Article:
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Lee Marvin - 8/20
Remind Me

Lee Marvin Profile

It's the rare actor who can make the transition from playing villains and heavies to major stardom without losing either his underlying sense of menace or his outsider edge. James Cagney and Edward G. Robinson rose to fame in the 1930s gangster films. Despite efforts to escape typecasting, Cagney, even in musical roles, always maintained his cocky volatility, although it was mitigated somewhat by the social consciousness of the cinematic cycle in which he was grounded. Robinson, a gentle and cultured man by nature, distinguished himself in a wider range of parts but often returned to variations on the sneering little louse that made him famous. Bogart was perhaps the best example of the crossover; even his "hero" roles (Sam Spade, Philip Marlowe, Rick Blaine) had their dark sides. After these three, it's difficult to think of another player who made that transition until Lee Marvin. Deep-voiced, threatening, coolly vicious in most of his screen appearances of the 1950s, Marvin had a brutal, violent edge that perhaps could only be leading man material in the 1960s, when violence came so forcefully to the forefront of American films. For even after he stopped playing villains, there was always about Marvin something intimidating, a calm demeanor with the instincts of a killer.

He was born in New York City on February 19, 1924, the son of an advertising executive and a fashion writer and reputed ancestor of both Thomas Jefferson and Robert E. Lee (for whom he was allegedly named). Despite the fairly privileged background, young Lee was thrown out of one school after another for bad behavior, forcing his parents to enroll him in a South Florida prep school when his New York options had run out. Dismissed from that one, too, he landed in the Marines early in World War II. He was wounded on Saipan in 1944, and following his medical discharge, worked as a plumber's assistant in upstate New York. While repairing the toilet at a local community theater, he was asked to replace an ailing actor during rehearsals for a new production, and quite unexpectedly found himself enthralled with a new path in his life. He soon left for the city to study acting and play roles off Broadway.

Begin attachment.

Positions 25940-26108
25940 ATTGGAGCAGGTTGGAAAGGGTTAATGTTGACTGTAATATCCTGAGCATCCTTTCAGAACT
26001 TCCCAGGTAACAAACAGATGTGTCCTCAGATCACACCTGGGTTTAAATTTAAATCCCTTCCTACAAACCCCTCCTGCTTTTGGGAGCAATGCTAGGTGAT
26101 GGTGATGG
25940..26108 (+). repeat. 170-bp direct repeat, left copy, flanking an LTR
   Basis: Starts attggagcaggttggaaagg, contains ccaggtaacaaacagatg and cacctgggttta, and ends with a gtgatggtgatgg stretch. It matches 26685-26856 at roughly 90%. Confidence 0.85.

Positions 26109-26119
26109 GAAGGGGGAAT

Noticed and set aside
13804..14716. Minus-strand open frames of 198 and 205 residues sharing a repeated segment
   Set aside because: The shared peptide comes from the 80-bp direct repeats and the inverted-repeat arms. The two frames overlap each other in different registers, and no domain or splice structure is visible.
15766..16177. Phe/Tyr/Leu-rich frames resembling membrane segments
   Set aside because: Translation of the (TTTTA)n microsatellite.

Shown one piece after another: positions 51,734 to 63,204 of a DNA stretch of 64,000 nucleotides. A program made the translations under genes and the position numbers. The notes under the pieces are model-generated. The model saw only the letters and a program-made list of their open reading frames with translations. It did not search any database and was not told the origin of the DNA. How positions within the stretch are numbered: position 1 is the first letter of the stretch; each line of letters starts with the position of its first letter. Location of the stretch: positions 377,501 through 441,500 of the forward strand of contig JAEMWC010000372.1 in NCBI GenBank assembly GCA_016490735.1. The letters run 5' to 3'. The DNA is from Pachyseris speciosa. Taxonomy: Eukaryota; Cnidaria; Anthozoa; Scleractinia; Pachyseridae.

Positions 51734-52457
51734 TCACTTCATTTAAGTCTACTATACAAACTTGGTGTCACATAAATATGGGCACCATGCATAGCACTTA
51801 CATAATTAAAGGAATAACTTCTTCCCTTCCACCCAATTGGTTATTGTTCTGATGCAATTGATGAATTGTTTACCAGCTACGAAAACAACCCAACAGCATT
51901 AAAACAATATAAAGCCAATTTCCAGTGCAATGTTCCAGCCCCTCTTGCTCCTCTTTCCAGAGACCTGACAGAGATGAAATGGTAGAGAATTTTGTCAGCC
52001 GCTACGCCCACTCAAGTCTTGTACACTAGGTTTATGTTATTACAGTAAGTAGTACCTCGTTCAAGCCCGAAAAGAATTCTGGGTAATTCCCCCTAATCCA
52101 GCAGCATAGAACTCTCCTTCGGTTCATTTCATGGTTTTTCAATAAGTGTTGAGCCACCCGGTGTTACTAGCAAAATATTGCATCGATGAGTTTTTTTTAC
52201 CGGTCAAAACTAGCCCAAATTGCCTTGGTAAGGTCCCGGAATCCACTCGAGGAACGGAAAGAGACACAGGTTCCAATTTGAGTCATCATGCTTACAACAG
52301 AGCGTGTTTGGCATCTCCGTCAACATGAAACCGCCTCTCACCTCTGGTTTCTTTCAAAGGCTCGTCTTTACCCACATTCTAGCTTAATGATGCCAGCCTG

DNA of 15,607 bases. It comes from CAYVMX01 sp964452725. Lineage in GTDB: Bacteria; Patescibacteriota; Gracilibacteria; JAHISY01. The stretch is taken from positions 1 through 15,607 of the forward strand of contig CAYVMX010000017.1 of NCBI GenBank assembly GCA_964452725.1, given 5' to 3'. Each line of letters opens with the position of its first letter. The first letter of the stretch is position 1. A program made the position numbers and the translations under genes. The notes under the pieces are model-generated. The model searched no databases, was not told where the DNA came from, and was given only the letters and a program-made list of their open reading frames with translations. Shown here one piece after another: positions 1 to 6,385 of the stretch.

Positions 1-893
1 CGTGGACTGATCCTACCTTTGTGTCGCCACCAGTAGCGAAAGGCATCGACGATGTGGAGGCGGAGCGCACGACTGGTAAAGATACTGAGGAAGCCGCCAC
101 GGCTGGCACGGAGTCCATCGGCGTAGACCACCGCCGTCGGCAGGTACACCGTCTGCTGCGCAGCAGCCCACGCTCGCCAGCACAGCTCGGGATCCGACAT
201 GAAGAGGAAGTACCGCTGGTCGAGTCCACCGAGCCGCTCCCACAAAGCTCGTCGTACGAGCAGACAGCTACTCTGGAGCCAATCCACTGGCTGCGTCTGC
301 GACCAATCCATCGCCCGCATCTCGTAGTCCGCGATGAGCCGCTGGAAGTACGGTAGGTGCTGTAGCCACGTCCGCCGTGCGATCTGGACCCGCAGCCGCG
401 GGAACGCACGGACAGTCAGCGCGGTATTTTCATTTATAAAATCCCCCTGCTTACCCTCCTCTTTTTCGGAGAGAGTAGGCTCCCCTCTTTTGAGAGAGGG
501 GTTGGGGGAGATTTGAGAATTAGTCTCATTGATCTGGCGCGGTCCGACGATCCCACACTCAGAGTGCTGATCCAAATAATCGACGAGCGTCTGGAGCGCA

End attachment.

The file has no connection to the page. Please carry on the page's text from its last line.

Marvin got his first big screen break with an uncredited extra role in You're in the Navy Now (1951), a part that was expanded when director Henry Hathaway took a liking to the novice actor. He attracted enough attention to get work both on television and in feature films by established directors: Fred Zinnemann's Teresa (1951), Edmund Goulding's comedy We're Not Married! (1952), and for Hathaway again in the Tyrone Power vehicle Diplomatic Courier (1952), although still without screen credit. His career received a boost with a sizable role in Edward Dmytryk's war drama Eight Iron Men (1952), helping to establish his tough-guy action credentials. He then alternated between TV roles and films in which he often played a soldier. Then came a career-defining villain role courtesy of director Fritz Lang. As the brutal Vince Stone in The Big Heat (1953), Marvin scarred hapless moll Gloria Grahame's face with scalding hot coffee in a sudden outburst that set a new bar for screen violence and typed him as a volatile, dangerous bad guy for years to come.

After that, he landed supporting roles in big budget studio pictures: Dmytryk's all-star The Caine Mutiny (1954), as a character named Meatball; Not as a Stranger (1955), a medical drama with Robert Mitchum and Olivia de Havilland; Pete Kelly's Blues (1955), a hybrid musical-crime story featuring jazz singers Ella Fitzgerald and Peggy Lee, in which Marvin got to warble "Bye Bye Blackbird" with Martin Milner and other cast members; and The Rack (1956), a psychological thriller about POWs in the Korean War starring Paul Newman. But it was as the cold-blooded threat to a number of big male stars that he made his most indelible impression in the 50s: opposite Marlon Brando in The Wild One (1953); Spencer Tracy in Bad Day at Black Rock (1955); Randolph Scott in Budd Boetticher's Seven Men from Now (1956), his menace taking on a perversely sexual tone; Montgomery Clift in Raintree County (1957), where he was considerably less threatening but an adversary all the same.